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Thursday, August 20, 2015

'bout a quarter mil between the Carolinas...

As news drifts out that employees in her office had Ashley Madison accounts, SC Governor Nikki Haley- and Attorney General Alan (son of "You Lie!" Joe) Wilson- is getting it on the chin from The Rock Hill Herald:

A little over a year ago, the 4th Circuit Court of Appeals ruled that the ban on gay marriage in Virginia was unconstitutional. Both South Carolina and North Carolina, as well as West Virginia and Maryland, also are in the 4th District, so that ruling applied to those states, too.
Soon after the ruling, four of those states announced they would stop defending challenges to the state’s gay-marriage ban. But Haley and Wilson took the opposite tack, pledging to fight on for South Carolina’s ban.
A variety of legal experts said at the time that continuing the fight would be a waste of the state’s time and money. They said the effort was doomed to fail, and they were right.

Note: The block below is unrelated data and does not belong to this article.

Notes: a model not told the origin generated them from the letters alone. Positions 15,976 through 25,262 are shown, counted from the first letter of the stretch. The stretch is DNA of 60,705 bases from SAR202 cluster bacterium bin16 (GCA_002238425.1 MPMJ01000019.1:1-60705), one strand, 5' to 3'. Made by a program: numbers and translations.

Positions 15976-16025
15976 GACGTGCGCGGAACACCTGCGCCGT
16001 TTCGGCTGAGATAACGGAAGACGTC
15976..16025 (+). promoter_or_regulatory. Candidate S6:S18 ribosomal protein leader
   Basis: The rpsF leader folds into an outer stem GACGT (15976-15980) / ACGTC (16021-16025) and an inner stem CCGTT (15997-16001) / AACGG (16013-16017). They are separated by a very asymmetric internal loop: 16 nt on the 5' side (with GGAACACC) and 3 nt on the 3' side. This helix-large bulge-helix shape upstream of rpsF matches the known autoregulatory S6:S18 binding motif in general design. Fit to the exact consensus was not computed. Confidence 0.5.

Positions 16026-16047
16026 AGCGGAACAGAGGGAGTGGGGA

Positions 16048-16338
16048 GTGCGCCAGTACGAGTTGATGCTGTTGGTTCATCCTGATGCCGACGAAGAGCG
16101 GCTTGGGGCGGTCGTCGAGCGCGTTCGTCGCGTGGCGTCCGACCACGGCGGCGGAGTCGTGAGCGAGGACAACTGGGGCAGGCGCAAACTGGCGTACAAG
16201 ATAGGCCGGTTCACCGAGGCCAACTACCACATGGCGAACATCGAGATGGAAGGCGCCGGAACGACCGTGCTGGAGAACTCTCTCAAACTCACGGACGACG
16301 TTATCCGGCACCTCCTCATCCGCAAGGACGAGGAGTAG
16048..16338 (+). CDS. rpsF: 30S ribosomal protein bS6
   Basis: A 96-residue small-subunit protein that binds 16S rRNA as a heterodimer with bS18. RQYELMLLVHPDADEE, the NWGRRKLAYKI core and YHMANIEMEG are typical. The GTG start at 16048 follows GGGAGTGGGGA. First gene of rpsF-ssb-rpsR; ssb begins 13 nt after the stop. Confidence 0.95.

In October the U.S. Supreme Court allowed the 4th Circuit ruling to stand. Then, in late June, the Supreme Court issued its 5-4 ruling that made same-sex marriage legal nationwide.
And last week the bill came due for South Carolina. A federal judge ordered Wilson to pay $130,600 in legal fees for a couple who challenged the state’s gay-marriage ban. Judge Richard Gergel also awarded them the full $4,700 they sought in other court costs and fees.
The bill covers 390 hours of work by seven attorneys on behalf of the couple. The seven attorneys’ hourly rates ranged from $175 to $400.
This, of course, does not account for the time and money Wilson and his office spent on the challenge – resources that could have been used for something worthwhile.
Some might say that $131,700 is a drop in the bucket in a $25 billion state budget. But it could have paid the yearly salary of a state employee or two.
What is more irksome is that the state’s case was hopeless from the start. Wilson was under no obligation to carry the challenge forward. He could have dropped it, as his North Carolina counterpart, Attorney General Roy Cooper, did.
By all appearances, the appeal was little more than an effort to appease opponents of gay marriage in the state. It was a political decision, not a practical one, and taxpayers had to pay for the charade.
It also demonstrated that both Wilson and Haley were determined to swim against the tide of changing public opinion. While their no-surrender stance might have resonated with a segment of voters, it was an unnecessary and expensive gesture.
For politicians who claim to be careful stewards of the state’s resources, this was money down the drain.




Read more here: http://www.heraldonline.com/opinion/editorials/article30940170.html#storylink=cpy